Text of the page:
How can you help?
If the person losing capacity prepared a Power of Attorney (POA), then the persons named (the attorney) can act on behalf of the vulnerable person. The attorney can advise the bank of the situation. Bank personnel can be on the lookout for anything unusual. The attorney may also be able to limit the funds that the vulnerable person can withdraw or pay via interac or credit cards.
If the person losing capacity did not prepare a POA, things can become a little tricky. Privacy laws prevent institutions like banks or credit unions from sharing a client’s information. While in some cases, tellers are trained to spot unusual behaviour, they cannot prevent someone from accessing their own bank account. If a vulnerable senior attends the bank to withdraw funds, even it he or she is accompanied by the abuser, staff have very little discretion. Abusers rarely physically threaten. Rather they persuade and exploit vulnerability, so the vulnerable person may not appear in distress.
However, even without a POA, concerned family members can advise the bank or credit union manager of their concerns. While they may not be able to stop it outright, they could slow it down. Eventually if the bank staff are satisfied the vulnerable senior lacks capacity, they can require a court order.
If the person deteriorates significantly, you can refer him or her to a doctor. If the doctor declares the person incompetent, you can refer him to the Manitoba Public Trustee or you can apply to court to be appointed Committee. These processes however can be lengthy and expensive should you choose to apply to court yourself.
If you believe someone is exploiting someone vulnerable, you don’t have many options. Police will rarely get involved because these types of actions, while potentially a criminal offence, are difficult to prove. Was the person helping the senior or stealing from him or her?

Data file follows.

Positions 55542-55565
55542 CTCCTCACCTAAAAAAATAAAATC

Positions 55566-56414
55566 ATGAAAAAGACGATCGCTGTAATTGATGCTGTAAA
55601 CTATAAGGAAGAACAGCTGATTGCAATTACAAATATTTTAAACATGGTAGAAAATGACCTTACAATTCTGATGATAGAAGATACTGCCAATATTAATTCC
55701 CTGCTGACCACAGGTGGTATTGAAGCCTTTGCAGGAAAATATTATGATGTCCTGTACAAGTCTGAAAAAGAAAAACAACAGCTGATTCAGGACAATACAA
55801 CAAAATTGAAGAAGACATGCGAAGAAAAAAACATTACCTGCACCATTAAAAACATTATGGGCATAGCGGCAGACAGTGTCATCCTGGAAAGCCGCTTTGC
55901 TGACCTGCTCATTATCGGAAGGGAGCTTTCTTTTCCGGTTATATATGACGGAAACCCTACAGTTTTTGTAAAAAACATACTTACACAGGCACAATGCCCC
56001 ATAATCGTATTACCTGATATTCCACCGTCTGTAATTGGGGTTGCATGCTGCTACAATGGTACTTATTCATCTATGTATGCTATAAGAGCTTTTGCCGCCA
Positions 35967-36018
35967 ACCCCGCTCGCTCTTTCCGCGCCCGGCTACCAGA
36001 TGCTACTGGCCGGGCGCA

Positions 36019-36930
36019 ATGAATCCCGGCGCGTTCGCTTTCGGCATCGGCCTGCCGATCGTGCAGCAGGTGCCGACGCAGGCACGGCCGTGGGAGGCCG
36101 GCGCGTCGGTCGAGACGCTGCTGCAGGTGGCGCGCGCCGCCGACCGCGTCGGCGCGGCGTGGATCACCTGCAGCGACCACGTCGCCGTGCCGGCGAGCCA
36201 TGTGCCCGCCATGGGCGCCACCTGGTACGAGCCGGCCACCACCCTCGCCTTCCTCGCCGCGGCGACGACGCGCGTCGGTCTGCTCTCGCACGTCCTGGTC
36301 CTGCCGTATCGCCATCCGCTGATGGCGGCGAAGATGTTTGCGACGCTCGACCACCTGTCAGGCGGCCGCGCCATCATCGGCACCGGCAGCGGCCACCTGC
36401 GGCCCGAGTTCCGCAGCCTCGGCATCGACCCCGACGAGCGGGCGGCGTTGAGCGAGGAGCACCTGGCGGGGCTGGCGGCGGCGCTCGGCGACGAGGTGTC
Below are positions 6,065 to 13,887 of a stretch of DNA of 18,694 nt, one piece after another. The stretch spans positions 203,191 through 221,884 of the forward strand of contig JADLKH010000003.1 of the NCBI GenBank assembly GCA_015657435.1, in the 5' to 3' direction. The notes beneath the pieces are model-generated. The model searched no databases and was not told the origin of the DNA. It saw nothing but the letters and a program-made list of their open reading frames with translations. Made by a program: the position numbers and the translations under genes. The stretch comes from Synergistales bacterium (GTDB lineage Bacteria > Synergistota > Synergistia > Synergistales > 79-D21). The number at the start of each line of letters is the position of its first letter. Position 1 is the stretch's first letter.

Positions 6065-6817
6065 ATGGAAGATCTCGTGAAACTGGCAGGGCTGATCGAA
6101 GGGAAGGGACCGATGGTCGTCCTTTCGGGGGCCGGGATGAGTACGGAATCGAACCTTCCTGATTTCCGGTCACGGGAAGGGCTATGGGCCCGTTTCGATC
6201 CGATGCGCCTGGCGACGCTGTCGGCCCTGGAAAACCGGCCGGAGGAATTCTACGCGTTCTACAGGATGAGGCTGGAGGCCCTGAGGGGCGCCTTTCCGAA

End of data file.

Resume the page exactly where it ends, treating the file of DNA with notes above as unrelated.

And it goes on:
The best advise I can provide is to stay involved and closely scrutinize the vulnerable person’s financial affairs. If you feel that capacity is an issue and the person in question did not prepare a POA, they you should start the process of applying to court to become Committee or refer him or her to the Pubic Guardian and Trustee as soon as possible.
Disclaimer – Legalese
This article is presented for informational purposes only. The content does not constitute legal advice or solicitation and does not create a solicitor client relationship (this means that I am not your lawyer until we both agree that I am). If you are seeking advice on specific matters, please contact Philippe Richer at firstname.lastname@example.org, or 204.925.1900. We cannot consider any unsolicited information sent to the author as solicitor-client privileged (this means confidential).
Philippe Richer is President of TLR Law Group. TLR has been located in the St. Boniface neighbourhood, in Winnipeg, since 1996. The office serves the middle class and small business within the province. With a focus on estates, wills, real estate, and corporate law, he leads his team in providing accessible legal services. Philippe also authored the business law course for the Knowledge Bureau and instructed the français juridique class at the faculty of Law at the University of Manitoba.